Resurrecting Guerrilla Television: Nick Despota’s Tooth Stories

An ongoing series reflecting on our favorite videos from the Resurrecting Guerrilla Television project.

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In 2021, Media Burn, along with the University of Chicago and other partners, began the “Resurrecting the 1970s Guerrilla Television Movement” project, which is funded by the Council on Library and Information Resources. That grant has funded the digitization, cataloging, and sharing of hundreds of essential tapes from the early history of video, with hundreds more to come. These tapes range from abstract visual studies to documentaries to home movies. They include the work of major artists like Julie Gustafson, Jane Veeder, Eleanor Boyer, Barbara Sykes, Pat Lehman, and Nancy Cain and vital organizations like People’s Video Theater/Survival Arts Media, TVTV, Global Village, Kartemquin Films, and Ant Farm as well as anonymous or uncredited videomakers documenting protest marches and landlord neglect and the aftermath of strip mining in rural Appalachia, or, simply, goofing around with the camera. These tapes are all crucial parts of our cultural heritage, stories told by people who never saw their voices reflected in mainstream corporate media. This is “the people’s television” – a version of the media that encouraged active participation and that gave voice to the concerns and interests of ordinary citizens.  

Video is an incredibly fragile medium that begins to deteriorate after only a couple of decades, and many – if not most – tapes from the 1970s have experienced some level of damage or decay. Media Burn is working tirelessly to ensure these videos will endure and that their contents will be available to the public, often for the first time.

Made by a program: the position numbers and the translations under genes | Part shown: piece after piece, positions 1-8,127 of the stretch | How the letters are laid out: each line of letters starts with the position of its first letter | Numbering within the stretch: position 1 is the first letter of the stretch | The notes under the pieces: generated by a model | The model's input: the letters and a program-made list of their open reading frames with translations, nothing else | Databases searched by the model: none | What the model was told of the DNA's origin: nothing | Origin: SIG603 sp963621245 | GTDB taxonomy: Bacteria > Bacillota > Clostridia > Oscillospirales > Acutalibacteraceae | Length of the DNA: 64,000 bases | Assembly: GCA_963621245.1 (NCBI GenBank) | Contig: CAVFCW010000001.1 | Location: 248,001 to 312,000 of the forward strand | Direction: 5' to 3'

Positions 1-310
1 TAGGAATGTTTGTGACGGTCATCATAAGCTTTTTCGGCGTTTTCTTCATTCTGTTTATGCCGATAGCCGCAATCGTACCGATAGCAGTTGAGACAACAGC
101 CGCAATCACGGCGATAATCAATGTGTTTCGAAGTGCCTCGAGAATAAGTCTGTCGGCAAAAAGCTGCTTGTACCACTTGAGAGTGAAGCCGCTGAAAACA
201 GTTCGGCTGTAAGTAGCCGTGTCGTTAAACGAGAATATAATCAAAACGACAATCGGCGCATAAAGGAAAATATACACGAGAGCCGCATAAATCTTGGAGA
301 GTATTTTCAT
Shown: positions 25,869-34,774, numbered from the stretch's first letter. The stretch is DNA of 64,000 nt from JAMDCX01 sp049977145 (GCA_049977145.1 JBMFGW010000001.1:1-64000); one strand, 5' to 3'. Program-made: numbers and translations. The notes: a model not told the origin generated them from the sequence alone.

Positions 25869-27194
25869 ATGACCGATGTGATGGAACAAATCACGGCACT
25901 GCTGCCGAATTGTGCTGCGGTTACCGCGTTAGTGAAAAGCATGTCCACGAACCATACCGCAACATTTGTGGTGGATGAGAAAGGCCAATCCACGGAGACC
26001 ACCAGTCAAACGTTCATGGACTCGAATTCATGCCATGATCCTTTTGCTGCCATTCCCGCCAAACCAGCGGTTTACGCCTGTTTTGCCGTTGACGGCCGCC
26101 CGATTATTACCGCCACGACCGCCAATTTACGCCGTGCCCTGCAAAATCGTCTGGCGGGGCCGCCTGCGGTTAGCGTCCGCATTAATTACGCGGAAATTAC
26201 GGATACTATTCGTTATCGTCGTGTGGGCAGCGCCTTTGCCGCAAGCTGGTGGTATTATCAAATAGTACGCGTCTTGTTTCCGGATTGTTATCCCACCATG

This newsletter is part of an ongoing series from curator Adam Hart highlighting some of our favorite videos from the Guerrilla Television project. You can browse the full selection of videos here – a list that will continue to be updated as tapes are digitized and logged. Previous newsletters have been written about Eleanor Boyer, Terra Levin, and Jeanne Meyers documentary Rugby Women, Pat Lehman’s image processing classic Video Vitae, and The Politics of Intimacy, by Julie Gustafson. 

This edition’s video is Tooth Stories, by Nick Despota. 


Tooth Stories, by Nick Despota.

Running through much of the work produced in the early independent video era is a spirit of playfulness, a jokey irreverence that seems inextricable from the nature of the medium: cheap, re-usable, and, at least at first, unlikely to be seen by a large audience. And although there were plenty of playful independent or experimental films, there was also a basic financial limitation to celluloid: wasting footage could result in a project becoming very expensive very quickly. Video could be a medium for incredibly serious matters, but it could also let artists just… try stuff out.

That led to a lot of spontaneity, a lot of iconoclastic, subversive videos, and a lot of silliness. A lot of our favorite videos from the 1970s are fundamentally goofy, balancing insight and observation with absurdity and humor. And few could find that balance as well as Nick Despota.